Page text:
Basu talked proudly of the diverse success of her students. One individual from the very first class recently qualified to join the Carnival Cruise line as a chef based out of Miami. Others will study social work, computer graphics, and many even return to work with New Light directly. It was fascinating for me to note that unlike many organization, this education does not push students towards one field or another – a move away, in my opinion, from market-based identity formation.
“I am a great believer in human sentiment…every individual has a particular level of potential and a specific direction,” Basu explained. Here, opening up as many opportunities as possible is at the forefront of humanistic work.
During her two day visit to Swarthmore, Basu began her visit with an intimate luncheon in Bond Hall. Students took notes on the intricacies of New Lights’s work – providing women with microcredit, supporting them to open bank accounts, and teaching them how to file police reports and complaints. Meghan Kelly ’18, one of the guests in attendance, asked about the role of economic incentives in prostitution and trafficking.
“It is usually profitable,” Basu responded. “It is one trade where you don’t need a warehouse, you don’t need inventory, you have cash, there is zero investment. Zero holding space. What better business could there be? Just praying on somebody, making a couple of phone calls, make this person appear from point A to B to C…and every step of the way you make money.”
Kelly pushed this idea further: “What if there was no profit involved?”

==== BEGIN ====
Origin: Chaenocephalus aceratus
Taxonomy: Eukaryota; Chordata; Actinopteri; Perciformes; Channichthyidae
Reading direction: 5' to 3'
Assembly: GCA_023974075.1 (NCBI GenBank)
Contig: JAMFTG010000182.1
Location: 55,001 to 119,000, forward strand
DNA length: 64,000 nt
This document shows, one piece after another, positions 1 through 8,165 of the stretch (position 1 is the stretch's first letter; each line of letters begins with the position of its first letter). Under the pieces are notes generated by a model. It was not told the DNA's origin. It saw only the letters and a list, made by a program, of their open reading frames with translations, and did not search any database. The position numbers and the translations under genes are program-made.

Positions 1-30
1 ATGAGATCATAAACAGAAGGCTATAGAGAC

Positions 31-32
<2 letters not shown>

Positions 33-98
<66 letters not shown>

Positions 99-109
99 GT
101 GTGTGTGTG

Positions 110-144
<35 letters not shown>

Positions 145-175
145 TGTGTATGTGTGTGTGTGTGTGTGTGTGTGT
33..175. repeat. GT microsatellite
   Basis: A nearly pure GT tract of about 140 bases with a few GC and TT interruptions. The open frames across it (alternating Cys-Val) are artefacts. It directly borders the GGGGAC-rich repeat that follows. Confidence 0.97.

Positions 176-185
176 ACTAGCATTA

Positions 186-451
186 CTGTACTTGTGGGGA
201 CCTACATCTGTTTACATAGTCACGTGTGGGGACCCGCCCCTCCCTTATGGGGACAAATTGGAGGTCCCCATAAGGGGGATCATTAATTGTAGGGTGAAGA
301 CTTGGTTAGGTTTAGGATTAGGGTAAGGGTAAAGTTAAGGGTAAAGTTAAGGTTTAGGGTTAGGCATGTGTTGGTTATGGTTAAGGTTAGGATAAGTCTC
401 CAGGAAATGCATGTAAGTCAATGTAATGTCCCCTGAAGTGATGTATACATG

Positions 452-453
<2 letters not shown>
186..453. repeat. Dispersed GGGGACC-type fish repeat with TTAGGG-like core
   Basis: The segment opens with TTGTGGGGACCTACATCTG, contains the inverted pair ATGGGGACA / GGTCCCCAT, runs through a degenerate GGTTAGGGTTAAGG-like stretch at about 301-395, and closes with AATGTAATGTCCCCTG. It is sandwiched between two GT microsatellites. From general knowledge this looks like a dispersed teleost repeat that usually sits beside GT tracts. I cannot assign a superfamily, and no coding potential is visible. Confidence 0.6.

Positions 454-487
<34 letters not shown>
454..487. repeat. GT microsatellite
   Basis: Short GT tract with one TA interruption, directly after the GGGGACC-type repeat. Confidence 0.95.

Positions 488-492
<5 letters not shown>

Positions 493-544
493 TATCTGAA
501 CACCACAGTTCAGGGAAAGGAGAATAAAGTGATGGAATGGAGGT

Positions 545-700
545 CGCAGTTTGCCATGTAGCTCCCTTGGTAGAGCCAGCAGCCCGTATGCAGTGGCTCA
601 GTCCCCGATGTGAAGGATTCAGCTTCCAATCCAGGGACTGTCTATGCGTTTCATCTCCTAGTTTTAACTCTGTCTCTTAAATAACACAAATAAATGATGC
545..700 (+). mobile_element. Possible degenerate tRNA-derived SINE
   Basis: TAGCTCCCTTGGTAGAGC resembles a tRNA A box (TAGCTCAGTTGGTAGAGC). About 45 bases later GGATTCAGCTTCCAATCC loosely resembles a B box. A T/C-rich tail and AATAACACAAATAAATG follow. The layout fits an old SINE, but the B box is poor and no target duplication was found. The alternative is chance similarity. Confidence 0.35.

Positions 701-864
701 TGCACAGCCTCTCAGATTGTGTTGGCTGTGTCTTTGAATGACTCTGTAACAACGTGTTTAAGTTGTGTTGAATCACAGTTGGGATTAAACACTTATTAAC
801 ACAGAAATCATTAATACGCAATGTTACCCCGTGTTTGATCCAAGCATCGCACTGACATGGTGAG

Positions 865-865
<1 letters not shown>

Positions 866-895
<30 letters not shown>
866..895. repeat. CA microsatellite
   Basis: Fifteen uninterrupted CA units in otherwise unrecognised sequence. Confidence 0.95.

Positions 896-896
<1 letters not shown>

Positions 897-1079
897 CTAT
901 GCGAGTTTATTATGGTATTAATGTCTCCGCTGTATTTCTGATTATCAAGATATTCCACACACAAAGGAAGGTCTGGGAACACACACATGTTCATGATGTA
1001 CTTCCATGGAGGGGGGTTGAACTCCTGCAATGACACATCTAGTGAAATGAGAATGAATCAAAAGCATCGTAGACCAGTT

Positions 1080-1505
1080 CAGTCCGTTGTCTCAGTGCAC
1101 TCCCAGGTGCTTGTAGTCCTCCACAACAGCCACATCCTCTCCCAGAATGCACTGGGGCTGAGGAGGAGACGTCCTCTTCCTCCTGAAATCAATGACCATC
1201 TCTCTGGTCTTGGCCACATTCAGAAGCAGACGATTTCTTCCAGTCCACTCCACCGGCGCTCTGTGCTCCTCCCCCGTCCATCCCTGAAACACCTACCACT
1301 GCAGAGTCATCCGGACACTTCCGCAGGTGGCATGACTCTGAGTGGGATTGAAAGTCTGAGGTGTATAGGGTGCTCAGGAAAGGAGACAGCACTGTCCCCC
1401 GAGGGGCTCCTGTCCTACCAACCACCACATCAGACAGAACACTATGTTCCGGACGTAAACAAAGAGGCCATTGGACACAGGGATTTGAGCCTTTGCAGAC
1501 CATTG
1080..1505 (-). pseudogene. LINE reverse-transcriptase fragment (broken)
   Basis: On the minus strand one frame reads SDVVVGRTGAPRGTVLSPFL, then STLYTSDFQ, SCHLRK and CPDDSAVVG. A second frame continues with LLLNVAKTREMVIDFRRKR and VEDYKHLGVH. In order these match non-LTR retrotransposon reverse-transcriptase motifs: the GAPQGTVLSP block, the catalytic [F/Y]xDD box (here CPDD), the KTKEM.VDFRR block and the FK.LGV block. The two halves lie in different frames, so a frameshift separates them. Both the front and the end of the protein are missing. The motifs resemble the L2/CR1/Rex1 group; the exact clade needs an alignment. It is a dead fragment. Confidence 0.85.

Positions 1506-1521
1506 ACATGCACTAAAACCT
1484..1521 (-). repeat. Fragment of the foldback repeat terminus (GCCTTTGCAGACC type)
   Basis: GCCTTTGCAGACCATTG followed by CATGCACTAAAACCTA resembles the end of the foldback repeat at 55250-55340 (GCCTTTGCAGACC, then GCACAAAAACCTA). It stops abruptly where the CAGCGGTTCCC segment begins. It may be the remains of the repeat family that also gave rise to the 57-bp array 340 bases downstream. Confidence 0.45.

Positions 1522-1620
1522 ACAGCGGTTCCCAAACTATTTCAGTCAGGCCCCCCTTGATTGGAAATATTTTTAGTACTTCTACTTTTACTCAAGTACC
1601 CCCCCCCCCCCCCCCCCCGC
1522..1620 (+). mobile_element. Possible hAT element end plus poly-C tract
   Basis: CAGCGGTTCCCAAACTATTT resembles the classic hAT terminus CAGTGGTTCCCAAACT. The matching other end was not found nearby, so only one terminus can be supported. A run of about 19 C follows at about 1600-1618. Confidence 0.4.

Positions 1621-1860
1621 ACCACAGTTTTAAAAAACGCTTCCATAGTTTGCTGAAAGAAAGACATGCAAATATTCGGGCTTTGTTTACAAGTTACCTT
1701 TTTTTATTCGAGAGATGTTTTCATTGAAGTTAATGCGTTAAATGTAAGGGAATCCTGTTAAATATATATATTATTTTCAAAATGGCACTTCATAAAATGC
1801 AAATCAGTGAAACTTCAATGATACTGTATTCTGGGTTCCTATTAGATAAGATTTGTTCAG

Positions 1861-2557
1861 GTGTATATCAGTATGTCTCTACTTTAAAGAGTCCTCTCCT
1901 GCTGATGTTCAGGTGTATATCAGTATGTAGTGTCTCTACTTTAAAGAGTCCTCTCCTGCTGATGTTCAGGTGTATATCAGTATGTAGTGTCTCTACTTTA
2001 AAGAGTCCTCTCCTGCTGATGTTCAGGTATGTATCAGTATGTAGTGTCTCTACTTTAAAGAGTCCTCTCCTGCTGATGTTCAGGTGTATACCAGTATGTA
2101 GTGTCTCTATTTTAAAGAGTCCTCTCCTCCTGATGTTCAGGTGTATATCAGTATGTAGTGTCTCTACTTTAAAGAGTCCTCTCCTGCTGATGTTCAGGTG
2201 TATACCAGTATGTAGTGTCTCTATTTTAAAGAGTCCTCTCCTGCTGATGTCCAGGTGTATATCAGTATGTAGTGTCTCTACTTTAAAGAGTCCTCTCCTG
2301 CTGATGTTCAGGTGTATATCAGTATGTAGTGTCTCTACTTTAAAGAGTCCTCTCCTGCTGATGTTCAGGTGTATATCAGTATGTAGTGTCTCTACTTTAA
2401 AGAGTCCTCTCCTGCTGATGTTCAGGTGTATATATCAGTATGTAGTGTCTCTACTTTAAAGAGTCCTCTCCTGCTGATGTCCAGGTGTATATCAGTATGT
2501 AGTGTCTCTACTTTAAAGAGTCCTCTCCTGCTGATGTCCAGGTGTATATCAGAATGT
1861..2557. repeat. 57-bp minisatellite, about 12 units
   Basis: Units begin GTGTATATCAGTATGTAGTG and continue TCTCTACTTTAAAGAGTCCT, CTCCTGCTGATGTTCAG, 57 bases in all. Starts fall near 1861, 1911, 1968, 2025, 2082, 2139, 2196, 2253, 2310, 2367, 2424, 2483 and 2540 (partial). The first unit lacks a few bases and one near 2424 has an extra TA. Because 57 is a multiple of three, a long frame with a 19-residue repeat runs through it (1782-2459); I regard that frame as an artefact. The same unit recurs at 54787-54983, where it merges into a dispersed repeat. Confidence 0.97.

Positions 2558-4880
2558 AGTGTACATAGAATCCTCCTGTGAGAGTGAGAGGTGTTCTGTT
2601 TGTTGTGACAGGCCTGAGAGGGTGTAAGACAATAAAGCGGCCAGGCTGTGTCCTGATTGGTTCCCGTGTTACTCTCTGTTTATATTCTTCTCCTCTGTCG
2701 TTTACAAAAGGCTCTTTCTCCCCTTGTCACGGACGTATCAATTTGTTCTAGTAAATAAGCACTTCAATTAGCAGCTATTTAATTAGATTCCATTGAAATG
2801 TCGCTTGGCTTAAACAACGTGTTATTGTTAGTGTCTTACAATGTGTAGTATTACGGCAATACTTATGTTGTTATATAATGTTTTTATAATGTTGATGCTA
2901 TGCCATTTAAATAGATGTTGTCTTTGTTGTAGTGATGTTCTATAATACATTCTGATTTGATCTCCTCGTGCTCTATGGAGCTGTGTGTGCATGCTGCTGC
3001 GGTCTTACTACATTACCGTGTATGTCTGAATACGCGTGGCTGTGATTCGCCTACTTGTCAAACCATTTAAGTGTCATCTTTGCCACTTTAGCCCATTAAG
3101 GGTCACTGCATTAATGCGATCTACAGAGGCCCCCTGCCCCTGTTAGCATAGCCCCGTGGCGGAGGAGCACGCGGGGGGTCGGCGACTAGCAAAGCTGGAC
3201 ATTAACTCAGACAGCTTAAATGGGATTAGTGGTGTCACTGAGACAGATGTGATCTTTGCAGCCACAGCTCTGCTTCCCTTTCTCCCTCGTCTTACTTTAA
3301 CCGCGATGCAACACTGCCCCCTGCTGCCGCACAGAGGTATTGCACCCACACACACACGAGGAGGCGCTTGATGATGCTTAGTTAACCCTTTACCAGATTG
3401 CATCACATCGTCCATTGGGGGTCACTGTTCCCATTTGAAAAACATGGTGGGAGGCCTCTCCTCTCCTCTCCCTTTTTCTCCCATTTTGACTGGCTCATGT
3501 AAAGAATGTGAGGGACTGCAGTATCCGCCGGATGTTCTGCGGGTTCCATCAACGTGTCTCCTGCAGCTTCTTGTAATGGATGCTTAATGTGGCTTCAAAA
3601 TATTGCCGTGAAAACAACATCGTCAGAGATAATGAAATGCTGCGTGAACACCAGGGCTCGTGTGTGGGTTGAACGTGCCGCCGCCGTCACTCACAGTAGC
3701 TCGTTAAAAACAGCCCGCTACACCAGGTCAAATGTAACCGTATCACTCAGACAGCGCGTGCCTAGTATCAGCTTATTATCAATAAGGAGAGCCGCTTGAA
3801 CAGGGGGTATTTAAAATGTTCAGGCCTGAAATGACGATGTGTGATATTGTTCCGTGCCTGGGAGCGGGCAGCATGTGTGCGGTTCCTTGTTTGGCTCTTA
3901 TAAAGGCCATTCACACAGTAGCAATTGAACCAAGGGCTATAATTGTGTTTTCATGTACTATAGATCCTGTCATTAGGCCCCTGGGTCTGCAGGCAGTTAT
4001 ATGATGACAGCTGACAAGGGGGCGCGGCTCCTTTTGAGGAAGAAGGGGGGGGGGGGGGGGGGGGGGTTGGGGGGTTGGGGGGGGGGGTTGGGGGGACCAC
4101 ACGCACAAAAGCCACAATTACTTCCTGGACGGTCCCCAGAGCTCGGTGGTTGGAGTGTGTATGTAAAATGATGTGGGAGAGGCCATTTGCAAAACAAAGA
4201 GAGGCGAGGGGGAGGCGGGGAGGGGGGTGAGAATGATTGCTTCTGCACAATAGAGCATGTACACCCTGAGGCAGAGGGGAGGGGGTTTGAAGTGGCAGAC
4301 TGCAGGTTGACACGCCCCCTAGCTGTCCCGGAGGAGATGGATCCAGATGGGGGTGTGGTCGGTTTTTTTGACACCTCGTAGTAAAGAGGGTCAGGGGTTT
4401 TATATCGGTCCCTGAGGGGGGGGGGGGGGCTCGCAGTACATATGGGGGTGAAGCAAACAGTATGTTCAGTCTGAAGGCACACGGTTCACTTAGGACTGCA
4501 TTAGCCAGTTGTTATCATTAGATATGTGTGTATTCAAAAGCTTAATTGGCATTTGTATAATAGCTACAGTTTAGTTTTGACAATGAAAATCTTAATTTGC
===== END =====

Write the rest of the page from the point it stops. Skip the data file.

“Prostitution has been in human society for a long time,” Basu realistically explained, referencing societies like ancient Greece. “I personally am not here to stop it.” New Light states that they are not for the legalization of prostitution, and Basu has no moral stand on the concept of sex work itself.
“…everyone who is an adult with free will; I am not their moral guardian. The question is when people are dealt with as commodities, when they are forced as slaves and [it’s] not something they want to do.”
Nikhita Luthra ‘17 followed with a thought on how these systems are maintained by those outside of the trafficking industry. “Do you feel that there’s a refusal to acknowledge problems [of sexual violence]? Sometimes, there’s a sense of so much pride in the country to acknowledge things…. they say ‘oh well it happens everywhere —’”
“— it’s an idiotic nationalism.” Basu confirmed. “It is a completely misplaced sense of superiority.”
Basu is no stranger to working against “the system.”
“They’re uncomfortable because I talk about pervasive child sexual abuse.” In public forums, Basu has been criticized by nationalists arguing that she is just “making a mountain out of a molehill.” Additionally, many NGOs of this sort face criticism for appearing to focus on helping individuals instead of making structural change.
“How can you make change? …[W]e have to create other sets of possibilities. No structure changes without resistance. Diligence and patience are very important..and curiosity.”
Later that day, on November 22, Meng introduced Basu to a crowd in Science Center 101, a discussion hosted by i20, the Women’s Resource Center, the peace and conflict studies department, the Office of Student Engagement, the Lang Center for Civic and Social Responsibility, the Forum for Free Speech, and the Office of Student Engagement. Despite the many people rolling their suitcases towards the train station for Thanksgiving break, I was so pleased to see a large turnout of students, faculty, and staff eager to hear from my new inspiring friend.
“To the gentleman in this room…” Basu began. “We often feel to only be talking amongst ourselves…and then we talk to the boys. I’m inspired to see all of you boys.” (“Demand paternity leave,” she would later address men again, “that is gender equality.”)
In explaining her involvement in the work, she began by detailing the Caste system as an Indian societal reality that is present every day. Women in prostitution are deemed to be in the very lowest social standing, no matter what caste their family had belonged to. Harsha Sen ’19, of Kolkata, was given the microphone at the end of Basu’s talk.